Though he might not be high on your list of great Christian thinkers you’d like to understand better, Cornelius Van Til turns out to be very high on the list of Christian thinkers who have influenced generations of other Christian thinkers, scholars and leaders — including those best known for laying the foundations of what we call “Christian Reconstruction.”
Let’s face it, we might not have presuppositional apologetics — a term Van Til did not invent but which he did accept — if Van Til had not shared with the world his deeply held conviction that all defense of the Christian faith must begin with the assumption — the irrefutable premise — that the Holy Scriptures are the infallible, inspired Word of God, and that the historic, orthodox Christian faith is true. Therefore, everything that contradicts the Scriptures and is contrary to what the historic Christian faith teaches about God and about the created universe (what we call “reality”) is false. More than false, it is impossible.
His most famous quote is probably this one:
The Bible is authoritative on everything of which it speaks. Moreover, it speaks on everything.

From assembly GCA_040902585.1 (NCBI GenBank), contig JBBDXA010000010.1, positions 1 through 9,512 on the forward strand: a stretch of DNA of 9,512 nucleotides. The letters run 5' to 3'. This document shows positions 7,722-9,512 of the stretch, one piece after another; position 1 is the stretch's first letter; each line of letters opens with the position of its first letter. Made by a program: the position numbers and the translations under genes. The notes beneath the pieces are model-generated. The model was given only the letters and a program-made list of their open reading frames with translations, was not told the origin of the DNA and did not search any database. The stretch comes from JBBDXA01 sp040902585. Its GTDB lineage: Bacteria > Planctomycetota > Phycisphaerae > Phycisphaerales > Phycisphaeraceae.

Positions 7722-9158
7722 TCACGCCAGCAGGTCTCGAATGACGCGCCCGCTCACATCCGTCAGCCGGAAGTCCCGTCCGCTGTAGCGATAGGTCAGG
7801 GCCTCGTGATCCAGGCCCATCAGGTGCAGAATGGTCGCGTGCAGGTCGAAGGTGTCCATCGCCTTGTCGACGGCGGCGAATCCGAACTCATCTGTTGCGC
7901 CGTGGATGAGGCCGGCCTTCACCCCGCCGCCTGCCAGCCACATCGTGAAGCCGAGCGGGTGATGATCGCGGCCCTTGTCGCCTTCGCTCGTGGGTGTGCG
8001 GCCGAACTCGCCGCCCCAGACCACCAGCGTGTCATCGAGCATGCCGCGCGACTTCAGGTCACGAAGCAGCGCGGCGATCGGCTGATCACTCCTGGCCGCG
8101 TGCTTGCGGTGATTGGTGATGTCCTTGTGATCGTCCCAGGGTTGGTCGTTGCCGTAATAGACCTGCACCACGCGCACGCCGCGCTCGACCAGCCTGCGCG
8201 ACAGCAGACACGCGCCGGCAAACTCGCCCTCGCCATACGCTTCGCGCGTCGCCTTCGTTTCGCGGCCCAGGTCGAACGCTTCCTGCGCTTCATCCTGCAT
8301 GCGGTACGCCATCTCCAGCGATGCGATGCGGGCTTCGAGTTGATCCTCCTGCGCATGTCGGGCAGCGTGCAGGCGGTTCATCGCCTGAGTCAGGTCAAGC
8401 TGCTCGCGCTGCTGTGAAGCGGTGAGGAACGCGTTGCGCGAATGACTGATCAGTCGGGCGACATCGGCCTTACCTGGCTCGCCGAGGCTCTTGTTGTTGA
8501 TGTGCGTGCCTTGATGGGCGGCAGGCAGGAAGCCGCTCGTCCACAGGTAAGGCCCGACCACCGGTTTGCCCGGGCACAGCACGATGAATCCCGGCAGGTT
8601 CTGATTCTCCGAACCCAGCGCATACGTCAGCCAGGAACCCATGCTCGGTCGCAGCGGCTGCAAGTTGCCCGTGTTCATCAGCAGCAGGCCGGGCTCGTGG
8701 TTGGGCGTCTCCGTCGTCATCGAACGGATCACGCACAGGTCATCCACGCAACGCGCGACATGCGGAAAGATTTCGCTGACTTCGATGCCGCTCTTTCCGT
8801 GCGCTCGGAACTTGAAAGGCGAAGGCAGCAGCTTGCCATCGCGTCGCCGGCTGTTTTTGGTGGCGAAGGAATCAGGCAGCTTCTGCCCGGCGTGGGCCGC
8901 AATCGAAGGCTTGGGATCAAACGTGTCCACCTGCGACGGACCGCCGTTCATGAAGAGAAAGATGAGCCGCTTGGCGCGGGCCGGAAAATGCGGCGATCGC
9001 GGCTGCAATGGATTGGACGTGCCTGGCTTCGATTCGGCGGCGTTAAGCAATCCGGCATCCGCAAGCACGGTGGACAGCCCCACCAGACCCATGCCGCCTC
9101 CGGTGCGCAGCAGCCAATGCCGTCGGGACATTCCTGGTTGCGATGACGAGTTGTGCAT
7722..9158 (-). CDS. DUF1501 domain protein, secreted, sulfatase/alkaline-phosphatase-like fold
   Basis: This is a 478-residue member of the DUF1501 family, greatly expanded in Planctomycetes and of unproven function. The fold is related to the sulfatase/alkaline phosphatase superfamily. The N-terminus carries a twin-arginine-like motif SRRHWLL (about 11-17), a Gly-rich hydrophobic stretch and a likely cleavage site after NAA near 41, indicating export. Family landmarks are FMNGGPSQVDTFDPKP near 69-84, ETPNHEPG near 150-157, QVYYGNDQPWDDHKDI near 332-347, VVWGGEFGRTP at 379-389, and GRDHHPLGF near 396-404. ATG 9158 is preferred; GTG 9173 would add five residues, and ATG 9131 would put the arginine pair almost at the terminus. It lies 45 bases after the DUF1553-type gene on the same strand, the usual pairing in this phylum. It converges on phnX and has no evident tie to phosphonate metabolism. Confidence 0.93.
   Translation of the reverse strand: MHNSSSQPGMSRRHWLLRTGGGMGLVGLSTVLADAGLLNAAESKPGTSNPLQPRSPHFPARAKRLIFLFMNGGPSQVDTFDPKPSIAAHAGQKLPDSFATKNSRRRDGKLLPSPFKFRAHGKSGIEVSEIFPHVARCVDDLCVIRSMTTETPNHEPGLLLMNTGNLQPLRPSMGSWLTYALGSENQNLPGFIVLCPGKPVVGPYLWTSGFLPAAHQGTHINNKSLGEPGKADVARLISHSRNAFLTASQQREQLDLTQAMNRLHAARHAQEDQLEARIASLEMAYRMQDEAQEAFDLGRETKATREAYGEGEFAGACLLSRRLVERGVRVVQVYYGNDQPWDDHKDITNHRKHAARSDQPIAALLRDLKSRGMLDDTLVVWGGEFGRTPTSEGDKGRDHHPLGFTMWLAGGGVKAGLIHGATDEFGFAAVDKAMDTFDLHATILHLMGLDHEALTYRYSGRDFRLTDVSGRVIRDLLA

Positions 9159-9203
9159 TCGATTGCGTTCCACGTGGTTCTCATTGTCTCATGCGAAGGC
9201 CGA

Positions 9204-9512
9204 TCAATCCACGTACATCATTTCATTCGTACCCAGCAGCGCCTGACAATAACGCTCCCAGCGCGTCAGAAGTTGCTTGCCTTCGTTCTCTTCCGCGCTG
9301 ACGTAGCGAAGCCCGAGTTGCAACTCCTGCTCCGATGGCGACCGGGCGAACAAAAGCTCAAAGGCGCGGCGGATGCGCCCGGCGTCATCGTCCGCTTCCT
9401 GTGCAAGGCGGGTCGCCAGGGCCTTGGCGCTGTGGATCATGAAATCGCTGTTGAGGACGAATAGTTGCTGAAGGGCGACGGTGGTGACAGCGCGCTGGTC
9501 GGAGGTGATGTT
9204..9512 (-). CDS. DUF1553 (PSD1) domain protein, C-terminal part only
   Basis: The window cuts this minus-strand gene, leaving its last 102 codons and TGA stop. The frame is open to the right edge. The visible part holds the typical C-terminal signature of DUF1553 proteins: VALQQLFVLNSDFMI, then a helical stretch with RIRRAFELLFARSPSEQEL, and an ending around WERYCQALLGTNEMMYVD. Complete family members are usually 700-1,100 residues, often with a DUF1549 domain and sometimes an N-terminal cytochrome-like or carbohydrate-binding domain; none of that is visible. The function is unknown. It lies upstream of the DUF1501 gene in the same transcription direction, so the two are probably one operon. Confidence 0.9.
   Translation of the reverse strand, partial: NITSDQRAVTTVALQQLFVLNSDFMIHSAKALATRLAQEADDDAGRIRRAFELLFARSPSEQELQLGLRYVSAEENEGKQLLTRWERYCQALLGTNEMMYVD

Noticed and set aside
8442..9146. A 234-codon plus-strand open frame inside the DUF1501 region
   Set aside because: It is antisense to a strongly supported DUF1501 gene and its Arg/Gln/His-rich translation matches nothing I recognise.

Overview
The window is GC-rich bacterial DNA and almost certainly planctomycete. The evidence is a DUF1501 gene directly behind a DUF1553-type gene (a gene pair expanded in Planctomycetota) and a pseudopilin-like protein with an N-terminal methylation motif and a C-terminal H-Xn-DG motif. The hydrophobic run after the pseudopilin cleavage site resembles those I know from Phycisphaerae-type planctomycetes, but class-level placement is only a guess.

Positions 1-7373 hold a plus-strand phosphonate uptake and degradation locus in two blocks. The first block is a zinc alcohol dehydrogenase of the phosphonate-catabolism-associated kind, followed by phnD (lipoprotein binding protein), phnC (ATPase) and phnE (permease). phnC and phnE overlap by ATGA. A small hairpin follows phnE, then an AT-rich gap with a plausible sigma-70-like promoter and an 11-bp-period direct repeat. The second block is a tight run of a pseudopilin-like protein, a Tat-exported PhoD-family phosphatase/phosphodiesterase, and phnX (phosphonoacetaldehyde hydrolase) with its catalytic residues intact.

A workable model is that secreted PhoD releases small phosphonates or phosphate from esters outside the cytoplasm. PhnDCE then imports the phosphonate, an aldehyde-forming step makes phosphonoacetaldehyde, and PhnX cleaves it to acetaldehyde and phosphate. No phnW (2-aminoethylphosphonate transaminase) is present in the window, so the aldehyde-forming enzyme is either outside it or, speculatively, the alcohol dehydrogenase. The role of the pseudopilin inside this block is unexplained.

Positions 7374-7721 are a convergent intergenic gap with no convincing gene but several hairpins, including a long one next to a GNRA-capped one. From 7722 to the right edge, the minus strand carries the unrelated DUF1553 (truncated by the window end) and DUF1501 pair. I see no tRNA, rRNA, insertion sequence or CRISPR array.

Dr. K. Scott Oliphint teaches apologetics at Westminster Theological Seminary. Cornelius Van Til was one of his professors. He got to know Dr. Van Til personally in a unique way. Spoiler non-alert: I’m not going to tell you how he got to know Dr. Van Til. I’ll let Oliphint tell you that.
Dr. Oliphint gave a talk in January 2016 at Branch of Hope Presbyterian Church on “understanding” Cornelius Val Til.
Undertanding Van Til… Now, THAT is a tall order!
Still, if there is anyone that can help you make sense not only of this lovable Dutch philosopher who single-handedly turned the apologetics world upside-down, but also of the whole realm of Christian doctrine that calls on EVERY Christian to be ready to defend his faith and proclaim the truth of it –“giving a reason for the hope that is in you” (I Peter 3:15) — it is Dr. K. Scott Oliphint.
Here he is, speaking candidly and cordially about Cornelius Van Til.
Incidentally, Dr. Oliphint would like you to stop calling it “presuppositional” apologetics: too much philosophical baggage. Instead, he would rather you use a term he coined for this ancient Christian discipline: covenantal apologetics.